BRITISH WWII FIELD MARSHALL HAROLD ALEXANDER’S VISOR CAP.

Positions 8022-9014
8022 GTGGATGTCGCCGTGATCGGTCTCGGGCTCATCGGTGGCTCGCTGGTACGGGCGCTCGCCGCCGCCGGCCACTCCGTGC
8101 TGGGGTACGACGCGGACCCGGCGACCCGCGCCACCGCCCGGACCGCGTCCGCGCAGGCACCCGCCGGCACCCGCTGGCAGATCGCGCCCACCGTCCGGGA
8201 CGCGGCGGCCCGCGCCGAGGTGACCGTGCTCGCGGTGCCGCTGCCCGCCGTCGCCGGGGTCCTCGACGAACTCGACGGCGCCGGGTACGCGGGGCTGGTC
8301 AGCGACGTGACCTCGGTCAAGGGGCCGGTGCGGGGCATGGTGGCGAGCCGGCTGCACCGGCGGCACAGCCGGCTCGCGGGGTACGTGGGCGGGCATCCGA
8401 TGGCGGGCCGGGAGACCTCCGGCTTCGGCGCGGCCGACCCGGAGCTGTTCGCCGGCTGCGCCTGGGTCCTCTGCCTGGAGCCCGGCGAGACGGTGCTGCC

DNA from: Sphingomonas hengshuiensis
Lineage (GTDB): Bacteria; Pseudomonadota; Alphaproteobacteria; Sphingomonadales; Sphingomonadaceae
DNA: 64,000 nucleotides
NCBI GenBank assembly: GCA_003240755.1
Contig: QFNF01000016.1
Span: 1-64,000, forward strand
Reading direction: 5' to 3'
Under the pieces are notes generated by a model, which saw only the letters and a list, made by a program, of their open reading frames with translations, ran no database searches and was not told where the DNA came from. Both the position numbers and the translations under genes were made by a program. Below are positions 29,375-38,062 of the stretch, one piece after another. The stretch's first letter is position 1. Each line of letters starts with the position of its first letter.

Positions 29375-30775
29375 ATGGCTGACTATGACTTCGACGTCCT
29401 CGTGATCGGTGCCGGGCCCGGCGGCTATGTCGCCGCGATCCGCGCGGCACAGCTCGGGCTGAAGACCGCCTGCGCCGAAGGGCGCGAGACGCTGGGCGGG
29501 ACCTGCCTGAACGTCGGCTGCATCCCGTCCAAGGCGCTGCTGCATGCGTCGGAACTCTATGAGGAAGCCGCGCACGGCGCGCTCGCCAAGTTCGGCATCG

Possibly one of the rarest items of WWII British militaria we have ever owned, with the exception of the uniforms of Douglas Bader, which we owned 30 years ago. The field service visor cap of Field Marshall Harold Alexander 1st Earl Alexander of Tunis. The visor cap possibly Indian or Egyptian made is a totally different form than standard British Army high ranking officers visor caps, one only has to study the literally thousands of photographs of Harold Alexander in field situations in WWII to recognise this cap immediately. Our interpretation of the cap is that it was initially purchased as a standard officers cap, unusually having a plain leather peak and not cloth covered, he had added the Generals rank red band with his bullion wire woven King’s Crown General’s badge fitted. The side buttons are General Service buttons in good gilt and are of the size generally used to secure shoulder boards down on tunics. Standard British officers wide leather strap. On inverting the cap considerable field service use with the faint traces of a gilded maker or retailer to the central crown area but too difficult to read or to interpret. The inner lining originally in a crimson colour, which has faded with use and hair grease markings. The leather sweatband is entirely original to the cap. Just picking up the cap has an intense historical feel to it. There is no moth damage to the cap, there is one tiny stain on the crown, bullion wire of the General’s badge has subdued considerably but the gilt on the side buttons still remains. In the many images of Field Marshall Alexander wearing this cap these larger side buttons being brighter than the rest of the cap can clearly be seen, also the same creasing generally to the lower right hand side of the cap matches identically to the many photographs available. Accompanying the cap are his two British fibre identity tags worn around his neck with his initials and name ‘Alexander’ with the rank of Lieutenant Colonel on their original string suspension. The cap is situated in a japanned tin box with the label to the exterior ‘Reeves Depositories, Camberley’ with the name ‘Lady Alexander’ and the date ‘23rd February 1959’. Also enclosed is a small framed colour photograph of Alexander wearing his RAF sheepskin lined Irvin jacket, hatless, a string of small flags, each flag representing one of the divisions under his command in Italy 43, a coffee or teapot engraved ‘To the Governor General and Vicountess Alexander of Tunic from the Train Crew Canada 1946 to 1952’, a large 51 x 41cm pencil drawing of Alexander, hatless, wearing his tropical uniform with full Generals rank insignia attached to his epaulettes, the pencil drawing signed and dated ‘43’ with a signature ‘H.R.Alexander’ to the side of the artist’s signature, the signature maybe a facsimile. Also within the box is his son’s Irish Guards officers visor cap with the initials ‘B.J.A’ punched into the sweatband but minus the Irish Guards badge. Harold Rupert Leofric George Alexander KG., GCB., OM., GCMG., CSI., DSO., MC., CD., PC (CAN) born December 1891 died June 1969 attended Harrow School before joining the Irish Guards in WWI, received many decorations and honours during WWI. In WWII Alexander was Commander overseeing the final stages of the allied evacuation from Dunkirk and subsequently held high ranking field commands in Burma, North Africa and Italy including serving as Commander-in-Chief Middle East and Commanding the 18th Army Group in Tunisia, he then commanded the 15th Army Group for the capture of Sicily and again in Italy before receiving his Field Marshall’s baton and being appointed Supreme Allied Commander of the Mediterranean. In 1946 he was appointed Governor General Canada and served in that post until 1952 and subsequently was a British Minister of Defence in the Cabinet of Winston Churchill in 1952 and retired from public life in 1954. His military career is virtually unsurpassed and any student of British history of WWII would have known his name and was one of the last personnel on the Eastern mole of the Dunkirk beachhead in June 1940. On the 8th August 1942 Alexander arrived in North Africa to replace General Claude Auchinleck as Commander-in-Chief Middle East Command and at the same time Lieutenant General Montgomery replaced Auchinleck as General Officer commanding the 8th Army. Alexander presided over Montgomery’s victory at the 2nd battle of Alamein and the advance of the 8th Army to Tripoli and was then Supreme Allied Commander in the Mediterranean Centre of Operations. He remained as Commander of the Allied 15th Army Corps until December 1944. At all times throughout the war he was senior in rank of Montgomery. Alexander then received the German surrender in Italy on the 29th April 1945. He was one of the most likeable of British Commanders and had excellent relations with the American Allies. His list of honours and decorations is huge and one can only imagine the momentous decisions that were taken by him and in his presence during WWII wearing this cap.